Create Healthier Tech Habits for Kids
There’s a lot to love about tech, but there’s also a lot to love about real-life, real-time experiences. Many parents struggle to find the sweet spot between the two, especially following a holiday season during which 20 percent* of U.S. kids received new smartphones and tablets.
Whether wrapped into your list of New Year’s resolutions or not, creating healthier tech habits is both an ongoing goal and challenge for many families around the world, and my family was no exception.
As a software developer, I am familiar with the benefits of tech — it’s long been my livelihood. But I’m also keenly aware of the drawbacks of overindulgence. In fact, a few years ago, my three children were struggling to resist the glow of their screens. My wife and I started to grow increasingly worried about losing them to their devices.
Beyond that, we had noticed that phones and tablets had become the primary source of strife in our household — and running timers, nagging and hiding tablets was neither helpful nor effective. Concerned about our children’s waning interest in family time and fearing they might miss out on childhood memories related to hobbies and playing outside, I decided to build an app. My goal? To establish a better lifestyle balance for our kids while teaching them tech etiquette and time management skills — and putting an end to the arguments that happened whenever we asked the kids to put away their devices. Today, the app continues to make it easy for me and my wife to manage tech in our household, but it’s also helping households around the world.
Whether your family uses an app, or you have another method for managing the time your children spend on smartphones and tablets, here are a few tips to put you on the path to healthier tech habits and a better lifestyle balance for your kids.
Take stock of tech’s effects
For benchmark’s sake, begin by assessing your family’s rhythms and dynamics around tech. How are your kids using devices? Any signs of dependency? Signs of waning interest in hobbies or face-to-face socializing? Any arguments around usage? Then, gauge how much time your kids are spending online during the week and on the weekends. (You might be surprised, as it isn’t uncommon for kids to rack up eight hours of tech time on a Saturday or Sunday.) Just last October, the American Academy of Pediatrics (AAP) updated its recommendations around screen time, acknowledging the benefits of tech but also the importance of consistent, age-specific and limited device use (details here). Having daily time limits not only validates the value of tech but also the value of things beyond it. That’s why it’s important to have an accurate picture of what’s happening in your home and outside it.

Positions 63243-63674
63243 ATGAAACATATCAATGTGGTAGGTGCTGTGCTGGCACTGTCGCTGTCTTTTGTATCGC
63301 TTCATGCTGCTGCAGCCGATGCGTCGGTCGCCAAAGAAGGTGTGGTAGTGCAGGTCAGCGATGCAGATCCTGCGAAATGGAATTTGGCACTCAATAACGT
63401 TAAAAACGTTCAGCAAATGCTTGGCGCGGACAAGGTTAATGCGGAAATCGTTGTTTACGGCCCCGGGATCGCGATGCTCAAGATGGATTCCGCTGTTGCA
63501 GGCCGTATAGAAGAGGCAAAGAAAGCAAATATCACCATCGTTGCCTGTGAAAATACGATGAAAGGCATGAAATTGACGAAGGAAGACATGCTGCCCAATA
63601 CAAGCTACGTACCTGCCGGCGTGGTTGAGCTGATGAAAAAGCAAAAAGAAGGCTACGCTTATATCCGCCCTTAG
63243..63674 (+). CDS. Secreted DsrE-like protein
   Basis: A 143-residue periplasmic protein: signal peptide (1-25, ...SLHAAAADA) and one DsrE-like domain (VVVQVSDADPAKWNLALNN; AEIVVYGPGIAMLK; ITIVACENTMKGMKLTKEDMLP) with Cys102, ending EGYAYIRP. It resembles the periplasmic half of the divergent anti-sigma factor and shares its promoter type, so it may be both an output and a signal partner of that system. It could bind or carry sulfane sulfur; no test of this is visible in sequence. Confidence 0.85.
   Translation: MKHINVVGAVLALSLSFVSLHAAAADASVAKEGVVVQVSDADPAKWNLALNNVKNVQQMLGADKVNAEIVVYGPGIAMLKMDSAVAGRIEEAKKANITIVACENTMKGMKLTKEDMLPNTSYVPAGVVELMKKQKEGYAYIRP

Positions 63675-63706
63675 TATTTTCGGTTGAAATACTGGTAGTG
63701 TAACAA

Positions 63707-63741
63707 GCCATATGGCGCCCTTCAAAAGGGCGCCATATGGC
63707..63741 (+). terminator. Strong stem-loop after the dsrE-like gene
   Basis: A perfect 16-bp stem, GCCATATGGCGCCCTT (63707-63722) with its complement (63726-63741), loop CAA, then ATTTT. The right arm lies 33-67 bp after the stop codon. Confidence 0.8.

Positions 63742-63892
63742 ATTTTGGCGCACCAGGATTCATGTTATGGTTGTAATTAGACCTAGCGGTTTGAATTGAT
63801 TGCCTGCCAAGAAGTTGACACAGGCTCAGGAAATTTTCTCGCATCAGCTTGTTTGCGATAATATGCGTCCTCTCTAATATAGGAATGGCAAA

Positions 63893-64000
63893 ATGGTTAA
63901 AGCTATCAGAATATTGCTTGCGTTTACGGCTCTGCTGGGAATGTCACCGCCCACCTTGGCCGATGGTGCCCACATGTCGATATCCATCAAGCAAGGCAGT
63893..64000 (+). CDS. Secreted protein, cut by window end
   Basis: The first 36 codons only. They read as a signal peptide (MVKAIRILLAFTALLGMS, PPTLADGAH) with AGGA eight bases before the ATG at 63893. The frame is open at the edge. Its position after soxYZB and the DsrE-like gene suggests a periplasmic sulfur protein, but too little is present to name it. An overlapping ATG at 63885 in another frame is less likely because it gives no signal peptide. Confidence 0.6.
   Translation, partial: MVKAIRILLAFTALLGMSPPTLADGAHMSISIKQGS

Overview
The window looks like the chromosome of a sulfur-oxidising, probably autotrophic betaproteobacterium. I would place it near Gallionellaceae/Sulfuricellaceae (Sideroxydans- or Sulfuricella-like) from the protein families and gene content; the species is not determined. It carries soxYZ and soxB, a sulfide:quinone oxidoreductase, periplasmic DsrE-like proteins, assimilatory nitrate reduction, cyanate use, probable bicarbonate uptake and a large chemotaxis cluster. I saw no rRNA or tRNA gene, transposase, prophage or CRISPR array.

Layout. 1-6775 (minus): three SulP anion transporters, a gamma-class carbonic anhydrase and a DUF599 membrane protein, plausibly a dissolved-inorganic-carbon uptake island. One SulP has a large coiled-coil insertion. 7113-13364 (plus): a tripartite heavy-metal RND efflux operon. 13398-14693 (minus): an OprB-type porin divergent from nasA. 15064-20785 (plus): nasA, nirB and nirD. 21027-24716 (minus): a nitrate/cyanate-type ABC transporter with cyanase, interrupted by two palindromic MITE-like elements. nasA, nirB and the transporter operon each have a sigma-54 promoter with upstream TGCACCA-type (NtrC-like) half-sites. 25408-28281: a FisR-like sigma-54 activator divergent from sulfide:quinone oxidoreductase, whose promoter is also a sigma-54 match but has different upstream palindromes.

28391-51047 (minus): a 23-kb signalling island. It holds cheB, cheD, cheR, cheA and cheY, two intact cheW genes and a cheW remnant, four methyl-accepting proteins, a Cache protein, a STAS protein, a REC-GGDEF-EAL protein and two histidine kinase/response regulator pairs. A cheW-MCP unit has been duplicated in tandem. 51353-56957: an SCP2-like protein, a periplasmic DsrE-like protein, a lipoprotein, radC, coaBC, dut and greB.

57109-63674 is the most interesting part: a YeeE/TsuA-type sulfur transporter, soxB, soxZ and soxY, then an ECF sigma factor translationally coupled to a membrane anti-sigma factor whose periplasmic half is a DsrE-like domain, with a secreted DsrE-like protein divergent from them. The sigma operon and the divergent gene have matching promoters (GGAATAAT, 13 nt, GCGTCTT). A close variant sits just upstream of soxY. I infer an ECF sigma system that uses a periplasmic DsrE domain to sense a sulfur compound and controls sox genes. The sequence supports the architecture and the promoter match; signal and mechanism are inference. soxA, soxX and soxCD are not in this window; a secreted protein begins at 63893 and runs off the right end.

Start the conversation
Before setting time limits or implementing changes, I also recommend having a conversation as a family for context, airing concerns and getting everyone on the same page. Tell your children what’s great about smartphones and tablets, but also underscore the importance of what happens away from them — perhaps sharing stories and memories from your own childhood as well as the offline hobbies and activities that are a source of joy. For example, I didn’t want my kids to miss out on splashing in puddles and playing outside. Ultimately, your kids need to know there’s a world of discovery to be had, which means bucketing time for various online and offline activities.
Create a family pact
Next, you’ll want to consider having a family pact or contract. Determining what that agreement looks like offers a great opportunity to take your tech discussion a step further and set expectations together. This pact, for example, outlines what kids and parents could agree to, defining etiquette for all ages as well as other rules your family wants to put in place (daily time limits, schedules, etc.). Once every voice has been heard and terms are defined, print the pact for everyone to sign and then hang it in a visible place, like on the fridge, as a reminder to all.
Empower and reward
With expectations set and a pact signed, you now have the chance to leverage healthier tech habits for growth and learning. Realize this effort isn’t just about parental management and control but also kids’ management and control when it comes to how and when they use their daily screen-time allotment. Also, feel free to offer a little extra screen time as a reward when your kids do well at school, achieve a goal, finish their chores or do something kind for others. Additionally, consider seeking out ways you can bond as a family, both online and off, whether learning and playing together online or enjoying sports, music, art and more. All of this will help create balance, leading to healthier habits around tech and in life.
*Research conducted by Screen Time Labs. Results are from a global survey of 3,500 subscribers to Screen Time Labs.
About the Author: Steve Vangasse is a dad, software developer and the founder of the Screen Time app. A few years ago, Steve became concerned with the amount of time his three children were spending on their tablets and smartphones. Unable to find a solution to meet his needs, he created one. Since then, Screen Time has become the number one app of its kind on Google Play and has had over one million downloads worldwide by parents seeking to manage the time their kids spend on their devices.